'Homelessness and the Arts uses Artwork (Paintings, poetry, literature, video, drama etc.) To challenge the negative stereotypes associated with Youth Homelessness, give Young, (ex)homeless people a voice to raise their concerns about the Homelessness System, how the Support available can be improved, and to break the stereotypes that they lack ambition, motivation, and will rely on state benefits for the rest of their lives.'
When you walk past a Homeless person….do you notice them….if you do are you kind to them..? Or do you think to yourself that they have brought it upon themselves? Something to consider and challenge yourself on at least!
I’ve had a few chats with James now and intend to support his venture in any way I can. Previous to my current role I used to be a Youth Homeless Prevention Worker and dabble in photography, so I’m hoping we can link in somehow to continue the big impact he’s making!
I can’t even remember how we actually began talking over Twitter?! However, more to the point is that we’re still engaging in conversation, both on and off Twitter. David is inspiring me everyday. He has shared valuable information and advice with me which I continue to absorb with full appreciation and intend to use!
Seeing what he has achieved and witnessing what he intends to achieve leaves me in awe quite literally of his caliber, and his dedication to supporting and motivating young people to achieve! Should anyone reading this be looking for someone to speak to their students/young people, seriously give Dave a call!
If one day I am even half as successful as Mr McQueen- I will consider myself very lucky indeed! I look forward to anything that networking with him might bring in the future!
For me, I’ve noticed one of the most valuable things I can do to support me in setting up my business is to network. My most vital asset in this task is my twitter account!
Add to this the fact that I have just recently bought my first ever iPhone- and BOOM! I’m away, speedily reading articles from people’s tweet links, replying to someone who’s mentioned me and asking and responding to questions about my profession.
It is such an amazingly brilliant platform for networking. And so, that is why I have chosen to highlight each week- wherever possible- one of the many fabulous people I have networked with, met or done business with all through the wonders of Twitter!
One piece of advice to all those setting up- or even remotely thinking of the idea of setting up a business…NETWORK! Follow my top tips:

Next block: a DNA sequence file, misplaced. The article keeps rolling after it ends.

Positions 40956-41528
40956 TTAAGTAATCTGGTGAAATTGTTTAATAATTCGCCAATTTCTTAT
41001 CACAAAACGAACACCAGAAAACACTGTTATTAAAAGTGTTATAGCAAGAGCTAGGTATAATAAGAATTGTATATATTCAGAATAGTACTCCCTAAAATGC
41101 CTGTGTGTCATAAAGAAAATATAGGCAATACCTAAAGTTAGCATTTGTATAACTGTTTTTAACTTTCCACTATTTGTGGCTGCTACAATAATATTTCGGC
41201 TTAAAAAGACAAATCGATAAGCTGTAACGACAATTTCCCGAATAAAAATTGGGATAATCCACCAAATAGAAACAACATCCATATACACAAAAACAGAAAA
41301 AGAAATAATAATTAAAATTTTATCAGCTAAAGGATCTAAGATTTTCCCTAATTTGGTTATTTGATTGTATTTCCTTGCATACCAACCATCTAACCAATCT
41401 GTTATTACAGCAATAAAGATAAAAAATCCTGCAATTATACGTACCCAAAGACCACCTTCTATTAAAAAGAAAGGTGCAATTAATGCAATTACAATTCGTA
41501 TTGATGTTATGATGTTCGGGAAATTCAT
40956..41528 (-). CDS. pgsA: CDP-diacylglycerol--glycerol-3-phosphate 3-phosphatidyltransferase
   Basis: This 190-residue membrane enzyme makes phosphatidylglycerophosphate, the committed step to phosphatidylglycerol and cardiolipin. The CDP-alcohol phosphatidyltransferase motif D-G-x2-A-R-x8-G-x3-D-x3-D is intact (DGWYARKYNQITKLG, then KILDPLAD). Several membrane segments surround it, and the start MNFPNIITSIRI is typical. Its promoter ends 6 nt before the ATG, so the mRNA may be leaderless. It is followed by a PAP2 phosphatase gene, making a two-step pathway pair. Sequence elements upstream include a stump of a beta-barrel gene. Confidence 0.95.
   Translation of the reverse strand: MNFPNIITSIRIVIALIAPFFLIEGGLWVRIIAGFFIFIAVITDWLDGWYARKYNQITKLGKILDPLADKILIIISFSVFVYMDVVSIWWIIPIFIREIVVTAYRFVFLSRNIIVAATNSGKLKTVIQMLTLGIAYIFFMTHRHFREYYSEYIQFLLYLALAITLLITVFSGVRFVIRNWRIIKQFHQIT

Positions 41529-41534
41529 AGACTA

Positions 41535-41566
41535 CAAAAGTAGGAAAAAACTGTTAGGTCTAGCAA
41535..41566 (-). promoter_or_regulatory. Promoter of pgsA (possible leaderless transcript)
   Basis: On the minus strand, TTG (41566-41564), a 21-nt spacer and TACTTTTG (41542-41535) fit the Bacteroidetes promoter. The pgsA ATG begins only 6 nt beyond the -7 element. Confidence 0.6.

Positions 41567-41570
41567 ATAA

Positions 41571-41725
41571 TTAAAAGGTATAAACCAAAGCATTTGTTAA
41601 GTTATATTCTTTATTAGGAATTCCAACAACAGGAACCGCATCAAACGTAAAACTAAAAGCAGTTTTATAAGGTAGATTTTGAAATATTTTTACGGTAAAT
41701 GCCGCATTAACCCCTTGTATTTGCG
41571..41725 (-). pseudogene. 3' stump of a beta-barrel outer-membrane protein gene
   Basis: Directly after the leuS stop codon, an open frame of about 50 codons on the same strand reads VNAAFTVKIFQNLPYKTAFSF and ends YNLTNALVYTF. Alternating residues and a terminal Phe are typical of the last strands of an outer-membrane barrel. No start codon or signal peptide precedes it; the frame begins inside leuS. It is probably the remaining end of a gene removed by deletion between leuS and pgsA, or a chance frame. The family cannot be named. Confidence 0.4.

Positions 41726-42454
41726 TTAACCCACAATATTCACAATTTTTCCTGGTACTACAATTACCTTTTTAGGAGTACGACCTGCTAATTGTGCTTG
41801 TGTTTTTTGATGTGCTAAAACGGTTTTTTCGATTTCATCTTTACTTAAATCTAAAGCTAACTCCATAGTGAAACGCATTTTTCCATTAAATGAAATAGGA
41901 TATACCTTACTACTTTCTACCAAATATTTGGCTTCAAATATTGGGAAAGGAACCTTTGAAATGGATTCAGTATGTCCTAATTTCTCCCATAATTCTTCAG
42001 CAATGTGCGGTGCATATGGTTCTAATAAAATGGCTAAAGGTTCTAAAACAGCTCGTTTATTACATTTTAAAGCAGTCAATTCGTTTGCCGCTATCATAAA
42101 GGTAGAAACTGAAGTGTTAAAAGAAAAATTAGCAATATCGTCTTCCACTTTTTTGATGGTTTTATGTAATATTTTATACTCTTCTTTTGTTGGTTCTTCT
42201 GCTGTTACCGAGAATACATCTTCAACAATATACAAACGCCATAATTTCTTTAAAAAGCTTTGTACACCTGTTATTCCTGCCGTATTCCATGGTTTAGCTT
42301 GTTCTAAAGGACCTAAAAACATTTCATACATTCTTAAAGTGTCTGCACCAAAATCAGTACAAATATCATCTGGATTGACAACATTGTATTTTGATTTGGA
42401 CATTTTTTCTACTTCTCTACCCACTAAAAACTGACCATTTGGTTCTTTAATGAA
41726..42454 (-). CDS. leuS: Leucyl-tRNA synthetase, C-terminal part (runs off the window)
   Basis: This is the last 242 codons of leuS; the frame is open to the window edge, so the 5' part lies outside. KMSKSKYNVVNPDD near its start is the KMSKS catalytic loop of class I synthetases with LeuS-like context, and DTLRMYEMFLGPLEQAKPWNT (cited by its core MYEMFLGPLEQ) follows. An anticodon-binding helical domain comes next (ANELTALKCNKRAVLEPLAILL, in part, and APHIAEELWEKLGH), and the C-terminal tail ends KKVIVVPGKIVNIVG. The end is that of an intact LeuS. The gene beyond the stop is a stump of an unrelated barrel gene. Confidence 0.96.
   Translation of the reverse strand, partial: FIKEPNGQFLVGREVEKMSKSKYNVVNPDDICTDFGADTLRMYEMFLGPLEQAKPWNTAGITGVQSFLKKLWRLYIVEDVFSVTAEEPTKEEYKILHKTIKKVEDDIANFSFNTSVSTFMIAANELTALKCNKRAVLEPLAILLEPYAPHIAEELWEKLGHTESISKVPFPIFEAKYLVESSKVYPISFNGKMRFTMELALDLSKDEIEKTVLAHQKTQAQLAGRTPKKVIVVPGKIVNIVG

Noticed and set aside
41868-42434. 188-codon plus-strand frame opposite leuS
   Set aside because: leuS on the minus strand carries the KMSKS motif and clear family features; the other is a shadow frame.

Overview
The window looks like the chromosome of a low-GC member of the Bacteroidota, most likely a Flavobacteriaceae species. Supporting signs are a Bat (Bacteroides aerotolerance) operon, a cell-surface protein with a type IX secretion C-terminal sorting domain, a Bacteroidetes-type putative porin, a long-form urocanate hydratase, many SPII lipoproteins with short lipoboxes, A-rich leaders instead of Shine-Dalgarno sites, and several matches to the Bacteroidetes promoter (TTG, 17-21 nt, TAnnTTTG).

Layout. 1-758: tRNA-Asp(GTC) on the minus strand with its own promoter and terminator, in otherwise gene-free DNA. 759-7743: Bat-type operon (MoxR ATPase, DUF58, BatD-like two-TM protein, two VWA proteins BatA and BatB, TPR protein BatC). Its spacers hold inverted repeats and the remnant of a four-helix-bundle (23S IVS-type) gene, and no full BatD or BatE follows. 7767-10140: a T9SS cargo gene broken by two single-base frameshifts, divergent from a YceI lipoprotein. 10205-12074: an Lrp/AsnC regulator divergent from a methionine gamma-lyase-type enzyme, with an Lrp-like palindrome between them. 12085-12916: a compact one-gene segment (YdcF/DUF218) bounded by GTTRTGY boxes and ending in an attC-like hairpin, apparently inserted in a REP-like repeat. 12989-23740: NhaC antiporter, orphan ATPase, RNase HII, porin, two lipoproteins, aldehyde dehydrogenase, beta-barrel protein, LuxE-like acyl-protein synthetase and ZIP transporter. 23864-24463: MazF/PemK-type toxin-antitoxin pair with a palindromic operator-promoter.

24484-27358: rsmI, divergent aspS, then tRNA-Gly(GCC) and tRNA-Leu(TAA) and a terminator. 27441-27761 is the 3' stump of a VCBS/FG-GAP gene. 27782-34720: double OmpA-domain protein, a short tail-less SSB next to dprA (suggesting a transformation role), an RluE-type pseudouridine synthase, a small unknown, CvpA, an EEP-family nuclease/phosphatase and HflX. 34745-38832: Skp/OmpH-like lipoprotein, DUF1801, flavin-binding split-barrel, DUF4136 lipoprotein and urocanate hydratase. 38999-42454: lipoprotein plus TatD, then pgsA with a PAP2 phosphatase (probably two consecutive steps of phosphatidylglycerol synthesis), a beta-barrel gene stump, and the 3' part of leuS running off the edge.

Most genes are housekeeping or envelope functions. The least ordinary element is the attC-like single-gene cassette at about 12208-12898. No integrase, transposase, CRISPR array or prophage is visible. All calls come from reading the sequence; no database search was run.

1: Tweet Regularly-and relevantly
2: Say hello to someone who is already doing what you want to do
3: Join the conversation! If people are tweeting about a particular issue and you have something to say- say it! Get yourself noticed and show people your caliber!
4:Don’t be afraid to ask! As they say up North- ‘shy bairns get nout’ in other words- you ever know if someone can help, has a job, opportunity or great piece of advice for you unless you ask!
5:Learn some social media etiquette. Personally I prefer to engage with other ‘tweeps’ rather than bombard them with what I’m doing and asking them to Re-tweet to the world and his wife. It’s about quality of ‘tweeps’- not quantity!
One Million: reasons not to look at your bank statement
Or One Million young people unemployed in the UK- Unemployment in Britain at its highest in 17 years. Jobless rate amongst eligible 16-25 year olds is at 21%!
This morning started off with a marathon of tweets about the state of affairs with youth unemployment. Quite rightly in a conversation with @davidmqueen we mentioned that Youth Work is not the answer to Youth unemployment- that is a bigger conversation altogether. I think it’s important to remember this. Youth work can do so much, but we need to be engaging our young people in politics, in shaping services, in creating them. They need the enthusiasm and ‘get up and go’ to, well, go get it!
It may be down to work, family, the government, trying to learn a new skill…absolutely anything! Mine right now, is living rural.
I’m not saying it’s completely a bad thing. I live in the beautiful North Yorkshire Countryside surrounded by rolling hills, quaint little market towns, vintage shops and tea rooms galore (erm, has anyone ever been to Betty’s Tearoom?- then you know what I mean, YUM)!
The downside? You try living in a rural area with poor transport links, poor access to jobs (unless you are able to drive for miles), the nearest college being 20 miles away in the nearest town and pretty much nothing to do in your local community unless you want a haircut, a pint, or a scone with jam!
I had the privilege to work with some amazing young people in my local community when I started out as an Apprentice Youth Worker 7 years ago. I still see them milling about town and take time to see what they’re up to, and it’s these conversations that have led me toward wanting to start this social enterprise.
The ones that really needed the help and support, really needed the empowerment and belief from someone that they were worth something..are still stuck in that same place. Lauren, one of my old stars, is an absolute pleasure to be around- she knows what she wants and has the passion- just not the skills or the access to them.
We’re aiming to change this…somehow. She’s my little sidekick and we’re determined to get some provision back into our small town to support young people who feel left behind. The only thing bugging us right now…? The Big Society’s a great idea Cameron, and so is encouraging Social Enterprise…but please for goodness sake start putting more effort into supporting rural communities! We need your help just as much, if not more, as those young people in the cities!